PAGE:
- Bodily Injury Liability
- What if I lease a car?
- Medical payments (PIP)
- Property damage liability
- Rental Car
- Uninsured & Underinsured Motorist
- International Coverage
- Recreational Vehicles
- Personal Belongings
- Special Property
- The Structure Of Your House
- Child Away In College
- Insurance Tid Bits
In case of the average (smaller) business, the commercial umbrella liability policy is a newer insurance coverage option.
Not very long ago, the coverage was considered to be only needed by very large business entities. Today, a different set of circumstances exists. Liability claims and court decisions involving millions of dollars are no longer uncommon; any business can be found legally responsible for this type of judgment.
A commercial umbrella liability policy, increasingly referred to as an excess policy, can provide an additional layer of insurance protection to handle major losses.
The coverage form is still not standardized, varying greatly among companies and some jurisdictions may create unique coverage issues. Punitive damages are an example. Some states only permit responsible parties to pay punitive damages; others allow them to be paid by insurers.
Another area of difference is that no policy covers everything; every policy has exclusions.
A business owner may consider an accident that does not involve a fatality to be one that can readily be handled by regular coverage. The reality is that such an accident may result in substantial medical care, lost income, and other expenses.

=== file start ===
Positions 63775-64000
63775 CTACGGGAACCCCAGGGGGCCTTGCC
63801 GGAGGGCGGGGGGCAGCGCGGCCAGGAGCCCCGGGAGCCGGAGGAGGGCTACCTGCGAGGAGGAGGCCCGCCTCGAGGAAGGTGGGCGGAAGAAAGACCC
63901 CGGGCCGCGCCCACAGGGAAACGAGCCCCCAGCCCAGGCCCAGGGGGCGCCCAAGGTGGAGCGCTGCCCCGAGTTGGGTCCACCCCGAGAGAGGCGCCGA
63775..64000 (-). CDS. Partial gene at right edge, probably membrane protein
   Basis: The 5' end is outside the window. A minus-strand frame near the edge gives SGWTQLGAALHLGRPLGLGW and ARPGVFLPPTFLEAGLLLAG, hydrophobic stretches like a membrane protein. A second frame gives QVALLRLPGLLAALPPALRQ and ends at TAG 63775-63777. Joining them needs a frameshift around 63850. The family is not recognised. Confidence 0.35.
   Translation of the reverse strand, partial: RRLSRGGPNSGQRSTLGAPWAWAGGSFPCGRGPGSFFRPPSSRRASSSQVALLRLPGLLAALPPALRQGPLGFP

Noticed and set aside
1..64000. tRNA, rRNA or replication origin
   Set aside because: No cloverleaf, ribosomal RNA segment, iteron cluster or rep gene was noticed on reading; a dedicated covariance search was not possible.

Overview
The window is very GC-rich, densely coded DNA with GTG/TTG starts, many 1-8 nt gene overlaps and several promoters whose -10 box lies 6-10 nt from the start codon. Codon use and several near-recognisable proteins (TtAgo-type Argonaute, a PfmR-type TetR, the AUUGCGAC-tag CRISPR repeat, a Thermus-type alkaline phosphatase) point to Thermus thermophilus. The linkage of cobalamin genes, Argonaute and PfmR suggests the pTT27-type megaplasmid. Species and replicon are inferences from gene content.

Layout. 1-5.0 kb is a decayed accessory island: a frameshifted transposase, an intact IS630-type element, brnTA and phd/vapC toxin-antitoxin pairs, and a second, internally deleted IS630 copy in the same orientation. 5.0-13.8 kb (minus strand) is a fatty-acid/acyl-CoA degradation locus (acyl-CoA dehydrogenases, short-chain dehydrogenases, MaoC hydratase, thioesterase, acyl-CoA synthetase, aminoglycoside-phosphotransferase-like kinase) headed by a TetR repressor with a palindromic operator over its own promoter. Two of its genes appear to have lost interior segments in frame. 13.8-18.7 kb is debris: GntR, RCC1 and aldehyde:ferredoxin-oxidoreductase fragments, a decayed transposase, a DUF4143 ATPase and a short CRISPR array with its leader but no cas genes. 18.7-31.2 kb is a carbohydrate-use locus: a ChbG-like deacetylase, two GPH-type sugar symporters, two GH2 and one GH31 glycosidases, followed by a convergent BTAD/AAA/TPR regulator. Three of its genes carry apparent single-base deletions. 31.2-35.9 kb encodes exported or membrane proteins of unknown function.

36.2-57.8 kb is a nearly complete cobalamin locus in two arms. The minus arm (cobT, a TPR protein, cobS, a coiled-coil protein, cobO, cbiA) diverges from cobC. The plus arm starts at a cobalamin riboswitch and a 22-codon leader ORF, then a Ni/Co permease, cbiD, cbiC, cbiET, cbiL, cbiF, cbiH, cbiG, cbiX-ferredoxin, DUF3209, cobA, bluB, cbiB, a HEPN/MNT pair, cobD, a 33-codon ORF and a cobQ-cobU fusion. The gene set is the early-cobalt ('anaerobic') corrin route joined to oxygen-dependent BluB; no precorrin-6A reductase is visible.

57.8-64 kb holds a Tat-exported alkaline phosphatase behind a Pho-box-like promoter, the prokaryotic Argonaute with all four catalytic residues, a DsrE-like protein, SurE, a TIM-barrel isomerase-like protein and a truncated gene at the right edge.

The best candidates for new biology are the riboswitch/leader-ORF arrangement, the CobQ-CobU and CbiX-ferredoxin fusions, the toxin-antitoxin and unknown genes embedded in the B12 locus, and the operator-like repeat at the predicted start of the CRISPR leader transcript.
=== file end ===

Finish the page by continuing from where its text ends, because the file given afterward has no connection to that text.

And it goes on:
Can your business afford a payment that exceeds a million dollars? Think of accidents involving vehicles that, today, are much safer than 5 or 10 years ago. That means that accidental deaths are less likely while the chance of severe head injury has increased. Severe head trauma can send a claim’s cost soaring. It may take up to seven years to determine the ultimate extent of injury. Recovery is often slow and sporadic. These elements combine to make regular insurance coverage insufficient.
A business may have auto liability coverage but insurance limits of more than $500,000 is rare. This is because insurers are reluctant to offer higher coverage at an affordable price. When the insurance coverage provided by a business auto policy is not enough to meet the amount of a loss, the business is responsible for the difference.
An umbrella liability policy could be the difference between bankruptcy and an on-going business venture. The umbrella policy would take over where the business auto policy stopped, providing defense coverage and additional limits to pay large judgments.
There are no standard umbrella liability policy forms; each company has their own variation. Each form offers different options that can help tailor coverage to specific business needs. One thing to remember is that an umbrella liability policy will not cover everything; there are exclusions in this form as in any other contract of insurance. However it still represents an excellent method to help shield a business from catastrophic claims. Contact us to discuss securing this valuable form of liability coverage. It could help preserve your business.